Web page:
2019 Great Cocky Count Report Summary of Key Findings (Birdlife Australia)

Carnaby’s population stable in the Perth region

Carnaby’s Black-Cockatoo

Carnaby’s Black-Cockatoo is a threatened species endemic to southwest Western Australia. In the months between January to July, most Carnaby’s move from the wheatbelt region where they breed, to coastal areas, including the Perth Metropolitan Area and other parts of the Swan Coastal Plain.
Carnaby’s are particularly vulnerable to increasing levels of clearing for forestry, urban and industrial development across the southwest. It is therefore important we understand the population size and distribution of Carnaby’s Black-Cockatoo across their species range.

The Great Cocky Count

The Great Cocky Count (GCC) is an annual, citizen science survey for black-cockatoos in Western Australia. The survey occurs throughout the southwest on a single evening in April. Volunteers are allocated to known roost sites and count the number of black cockatoos that arrive at the site to roost for the night. The tenth GCC was held on Sunday 7 April 2019.

The 2019 Count: key findings In 2019 750 volunteers surveying 397 roost sites across the southwest.
2019 recorded 22,647 white-tailed black-cockatoos across the species range, which is the highest total number recorded in GCC history. A single roost in a pine plantation east of Yanchep recorded 5,145 Carnaby’s Black-Cockatoos.

6,104 Forest Red-tailed Black-Cockatoos were recorded at 119 occupied roosts.

Greater Perth-Peel Region

The Greater Perth-Peel Region consists of the Perth-Peel Coastal Plain and the Northern Darling Scarp and Plateau. The minimum population count for Carnaby’s Black-Cockatoo in the Greater Perth-Peel Region was 13,984.

Trend analysis of roost counts for Carnaby’s Black Cockatoo in the Perth-Peel Coastal Plain found that in recent years (2016-2018) the population has stabilised. However since 2010 there is an overall decline of 35% (approximately 4% per year).

On the Perth-Peel Coastal Plain, the majority of Carnaby’s Black-Cockatoos are restricted to few roost sites, many of which are associated with pines. Protection of these sites and associated native feeding habitat is crucial to arrest the decline of Carnaby’s Black-Cockatoo and ensure its persistence in this region. Retention of Banksia woodland and revegetation of former pine stands to avoid a gap in food resources in the near future in this region should also be seen as a high priority to protect this iconic species.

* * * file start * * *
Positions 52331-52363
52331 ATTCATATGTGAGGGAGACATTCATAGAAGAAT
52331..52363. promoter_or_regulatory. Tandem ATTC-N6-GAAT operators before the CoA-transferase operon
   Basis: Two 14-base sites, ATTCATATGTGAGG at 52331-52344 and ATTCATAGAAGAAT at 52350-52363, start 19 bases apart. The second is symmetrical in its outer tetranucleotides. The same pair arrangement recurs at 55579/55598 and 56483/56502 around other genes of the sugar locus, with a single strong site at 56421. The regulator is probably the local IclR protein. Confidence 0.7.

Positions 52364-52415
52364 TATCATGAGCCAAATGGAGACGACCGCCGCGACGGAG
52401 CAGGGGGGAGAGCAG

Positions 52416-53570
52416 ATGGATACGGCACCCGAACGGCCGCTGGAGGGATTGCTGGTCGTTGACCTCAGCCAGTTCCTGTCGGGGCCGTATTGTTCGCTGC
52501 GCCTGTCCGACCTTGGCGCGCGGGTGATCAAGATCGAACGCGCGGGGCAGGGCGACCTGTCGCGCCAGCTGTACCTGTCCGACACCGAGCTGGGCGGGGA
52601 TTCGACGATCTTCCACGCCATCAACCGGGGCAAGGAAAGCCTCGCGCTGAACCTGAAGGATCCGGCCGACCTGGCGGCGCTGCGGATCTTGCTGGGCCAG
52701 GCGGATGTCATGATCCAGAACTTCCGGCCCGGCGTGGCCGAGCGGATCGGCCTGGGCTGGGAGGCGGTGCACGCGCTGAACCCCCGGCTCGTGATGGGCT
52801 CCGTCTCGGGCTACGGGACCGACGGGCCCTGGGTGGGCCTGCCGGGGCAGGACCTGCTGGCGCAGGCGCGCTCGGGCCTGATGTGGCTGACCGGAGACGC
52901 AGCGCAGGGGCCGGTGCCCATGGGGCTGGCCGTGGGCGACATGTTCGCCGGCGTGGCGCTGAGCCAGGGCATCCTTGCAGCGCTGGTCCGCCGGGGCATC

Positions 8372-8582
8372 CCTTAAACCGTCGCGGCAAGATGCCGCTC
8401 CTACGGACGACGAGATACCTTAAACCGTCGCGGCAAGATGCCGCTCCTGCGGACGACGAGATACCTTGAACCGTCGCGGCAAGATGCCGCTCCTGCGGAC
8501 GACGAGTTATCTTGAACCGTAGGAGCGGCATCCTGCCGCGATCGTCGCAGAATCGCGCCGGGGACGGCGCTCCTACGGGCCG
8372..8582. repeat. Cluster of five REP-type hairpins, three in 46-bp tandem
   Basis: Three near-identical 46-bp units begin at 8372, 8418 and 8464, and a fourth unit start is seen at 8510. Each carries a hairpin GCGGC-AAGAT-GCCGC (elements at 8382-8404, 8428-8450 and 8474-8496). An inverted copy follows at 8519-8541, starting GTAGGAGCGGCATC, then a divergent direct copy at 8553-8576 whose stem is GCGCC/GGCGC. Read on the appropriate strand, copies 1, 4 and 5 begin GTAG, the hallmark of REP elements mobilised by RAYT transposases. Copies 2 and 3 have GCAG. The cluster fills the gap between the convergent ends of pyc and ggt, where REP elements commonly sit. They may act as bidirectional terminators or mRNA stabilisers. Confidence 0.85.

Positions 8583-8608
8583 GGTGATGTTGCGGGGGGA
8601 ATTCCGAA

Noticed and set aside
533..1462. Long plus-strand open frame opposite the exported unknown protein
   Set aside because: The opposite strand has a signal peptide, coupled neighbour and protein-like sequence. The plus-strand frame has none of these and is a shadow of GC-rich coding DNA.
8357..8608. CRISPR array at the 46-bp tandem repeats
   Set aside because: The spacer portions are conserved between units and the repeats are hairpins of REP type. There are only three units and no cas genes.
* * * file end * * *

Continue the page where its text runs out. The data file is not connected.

White-tailed Black-Cockatoos in the Northern Darling Scarp and Plateau are declining at 13% per year. Since most of these birds are Baudin’s Black-Cockatoos it may reflect a sharp decline in this species, which many experts believe to be the most endangered of the three south-western black-cockatoo species.

2019 saw a large increase in Forest Red-tailed Black Cockatoos roosting on the Perth-Peel Coastal Plain. This is thought to be due to a seasonal redistribution of birds from forested areas exploiting food resources such as Cape Lilac.

Regional Areas

The 2019 GCC recorded 7,167 white-tailed black cockatoos at 60 roosts in regional areas (outside the Greater Perth-Peel Region). This figure is higher than previous years and reflects a conscientious effort to increase coverage regionally.

What does this mean for Black Cockatoos in the Perth-Peel region?

Despite a recent stabilisation of the local population, the trend since 2010 shows a 35% decline of Carnaby’s and a 13% decline per year of Baudin’s. A precautionary approach dictates that efforts be made to protect remnant vegetation of Black-Cockatoos, particularly Banksia woodlands and Marri/Jarrah forest. Revegetation of former pine plantations should be a priority to ensure no feed gap in the future.

More Information

The full 2019 Great Cocky Count Report, in addition to previous GCC reports, can be found at http://www.birdlife.org.au/projects/southwest-black cockatoo-recovery/publications-and-forms 2020 Great Cocky Count The next Great Cocky Count will take place at sunset on Sunday 5 April 2020. To register your interest for the 2020 GCC, or to report a black-cockatoo roost site near you, email greatcockycount@birdlife.org.au

Funding Partners

The Great Cocky Count is supported by the Alcoa Foundation and the State Government through the State NRM Program and Lotterywest.

2019_GCC_summary.pdf (birdlife.org.au)


Posted on September 02, 2021 11:26 AM by kezzza4 kezzza4


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